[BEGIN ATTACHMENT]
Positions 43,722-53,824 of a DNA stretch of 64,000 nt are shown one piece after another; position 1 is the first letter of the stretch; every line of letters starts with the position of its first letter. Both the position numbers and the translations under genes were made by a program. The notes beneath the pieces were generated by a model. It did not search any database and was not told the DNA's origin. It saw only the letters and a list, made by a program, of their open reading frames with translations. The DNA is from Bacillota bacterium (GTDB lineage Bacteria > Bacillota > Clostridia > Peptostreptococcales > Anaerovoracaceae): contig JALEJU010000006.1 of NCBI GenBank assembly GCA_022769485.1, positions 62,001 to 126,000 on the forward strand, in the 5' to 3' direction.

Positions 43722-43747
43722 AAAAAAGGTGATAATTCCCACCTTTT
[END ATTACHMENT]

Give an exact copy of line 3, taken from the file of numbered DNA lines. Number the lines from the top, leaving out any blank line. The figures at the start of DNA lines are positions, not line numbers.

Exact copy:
43722 AAAAAAGGTGATAATTCCCACCTTTT